In The USA and Elsewhere
Though a French holiday, Bastille Day in the US is celebrated in many urban areas, including New Orleans, Baltimore, San Francisco, Philadelphia and New York City. Around the world, you can find lively festivals in Hungary, Belgium, the UK (London) and Quebec Province in Canada. Like the Fourth of July in the US and Canada Day (July 1), this July holiday provides a convenient excuse for lighting up the summer’s night sky with a flurry of fireworks. I guess there is something in our human nature that wants to do this kind of activity on some of the shortest and warmest nights of the year.
The Bastille was originally a fortress built between 1370 and 1380 by King Charles V of France. However, over the years, the mighty structure was used more often to keep prisoners in rather than invaders out. And so over the following centuries, the towering walls were frequently used to contain the favorite enemies and threats to the Kings of France. This change occurred most notably around 1600 during the reign of Henry IV and his son Louis XIII. The heyday of the prison occurred during the reign of Louis XIV, when over a thousand prisoners, mostly political were housed here. By the time Louis the XVI came to power the prison was mostly used to hold a small number of petty criminals and degenerates.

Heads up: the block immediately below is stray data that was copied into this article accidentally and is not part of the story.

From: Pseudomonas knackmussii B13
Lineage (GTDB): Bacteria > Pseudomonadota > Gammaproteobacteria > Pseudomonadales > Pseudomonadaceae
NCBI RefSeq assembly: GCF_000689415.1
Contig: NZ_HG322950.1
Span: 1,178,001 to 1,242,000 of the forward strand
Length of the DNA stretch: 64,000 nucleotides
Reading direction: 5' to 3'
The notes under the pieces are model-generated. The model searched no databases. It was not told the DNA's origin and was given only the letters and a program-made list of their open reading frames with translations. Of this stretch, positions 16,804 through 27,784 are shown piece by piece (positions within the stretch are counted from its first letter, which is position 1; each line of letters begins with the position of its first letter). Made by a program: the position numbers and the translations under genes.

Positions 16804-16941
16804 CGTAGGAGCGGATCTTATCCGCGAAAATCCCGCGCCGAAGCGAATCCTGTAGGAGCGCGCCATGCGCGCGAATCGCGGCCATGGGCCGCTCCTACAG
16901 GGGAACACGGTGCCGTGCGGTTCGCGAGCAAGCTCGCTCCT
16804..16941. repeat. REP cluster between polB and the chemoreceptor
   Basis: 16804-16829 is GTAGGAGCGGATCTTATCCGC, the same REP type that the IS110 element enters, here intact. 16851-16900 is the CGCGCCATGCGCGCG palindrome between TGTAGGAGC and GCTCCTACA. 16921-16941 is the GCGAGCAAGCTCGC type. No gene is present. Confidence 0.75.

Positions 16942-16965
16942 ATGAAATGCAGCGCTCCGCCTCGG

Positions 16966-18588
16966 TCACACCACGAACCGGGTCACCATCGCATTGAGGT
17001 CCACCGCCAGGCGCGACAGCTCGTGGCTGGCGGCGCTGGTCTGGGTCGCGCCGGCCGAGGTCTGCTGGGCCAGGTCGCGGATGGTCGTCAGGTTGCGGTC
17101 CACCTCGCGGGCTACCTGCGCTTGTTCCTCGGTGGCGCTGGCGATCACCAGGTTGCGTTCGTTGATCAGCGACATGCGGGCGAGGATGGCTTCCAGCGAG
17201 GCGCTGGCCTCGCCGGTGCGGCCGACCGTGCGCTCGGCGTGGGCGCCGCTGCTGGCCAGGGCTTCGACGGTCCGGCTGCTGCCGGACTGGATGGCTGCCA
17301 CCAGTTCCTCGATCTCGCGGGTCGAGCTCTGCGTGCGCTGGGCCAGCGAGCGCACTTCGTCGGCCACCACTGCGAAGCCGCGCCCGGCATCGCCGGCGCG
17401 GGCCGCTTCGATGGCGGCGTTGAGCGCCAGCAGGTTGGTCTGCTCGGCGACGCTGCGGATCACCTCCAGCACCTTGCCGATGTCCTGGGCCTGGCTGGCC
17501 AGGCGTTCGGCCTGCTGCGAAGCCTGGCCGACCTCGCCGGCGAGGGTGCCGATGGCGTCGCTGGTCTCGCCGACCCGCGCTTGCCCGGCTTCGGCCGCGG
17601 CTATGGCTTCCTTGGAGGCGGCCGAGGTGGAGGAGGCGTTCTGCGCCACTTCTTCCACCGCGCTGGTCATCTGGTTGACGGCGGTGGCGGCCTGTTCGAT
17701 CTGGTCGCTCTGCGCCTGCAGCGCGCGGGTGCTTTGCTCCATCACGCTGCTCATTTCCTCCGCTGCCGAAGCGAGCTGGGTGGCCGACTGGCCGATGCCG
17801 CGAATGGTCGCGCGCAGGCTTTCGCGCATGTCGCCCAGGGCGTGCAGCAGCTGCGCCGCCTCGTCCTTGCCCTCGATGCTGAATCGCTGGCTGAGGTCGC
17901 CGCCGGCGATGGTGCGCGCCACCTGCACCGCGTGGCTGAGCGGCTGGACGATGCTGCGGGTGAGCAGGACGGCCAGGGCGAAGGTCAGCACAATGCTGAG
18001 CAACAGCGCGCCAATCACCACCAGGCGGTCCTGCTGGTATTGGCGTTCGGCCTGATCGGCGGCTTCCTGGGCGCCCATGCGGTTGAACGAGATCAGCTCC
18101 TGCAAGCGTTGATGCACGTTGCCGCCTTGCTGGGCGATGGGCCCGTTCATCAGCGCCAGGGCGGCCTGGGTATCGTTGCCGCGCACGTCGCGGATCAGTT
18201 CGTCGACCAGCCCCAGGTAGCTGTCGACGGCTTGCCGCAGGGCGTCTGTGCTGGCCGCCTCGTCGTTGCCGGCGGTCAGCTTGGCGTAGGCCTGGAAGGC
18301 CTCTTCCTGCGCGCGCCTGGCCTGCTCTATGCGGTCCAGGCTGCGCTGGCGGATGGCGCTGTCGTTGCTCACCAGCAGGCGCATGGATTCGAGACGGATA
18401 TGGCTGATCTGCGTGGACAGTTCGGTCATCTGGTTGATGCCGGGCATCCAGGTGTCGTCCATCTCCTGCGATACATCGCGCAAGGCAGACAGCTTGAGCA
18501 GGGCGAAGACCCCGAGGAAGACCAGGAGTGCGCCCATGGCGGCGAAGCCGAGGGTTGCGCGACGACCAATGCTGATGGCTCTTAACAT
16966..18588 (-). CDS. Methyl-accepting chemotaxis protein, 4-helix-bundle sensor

And in 1789, when the building was stormed by protesters the place only held eight only prisoners with over a 100 troops defending the gigantic edifice. On the day the Bastille fell, nearly a hundred protesters died, while just a few of the defenders perished. Still, the attackers managed to get inside and seize much-needed ammunition and gunpowder for their cause. They also captured several Swiss defenders and executed them in the street.
Importance of the Bastille
The importance of the Bastille was more symbolic than anything else, for it represented two centuries of rule by powerful French kings, who had no second thoughts about incarcerating royal dissidents. The building’s destruction also gave the revolutionary movement a cause and something to cheer about, even though the most hideous days of the prison had long passed.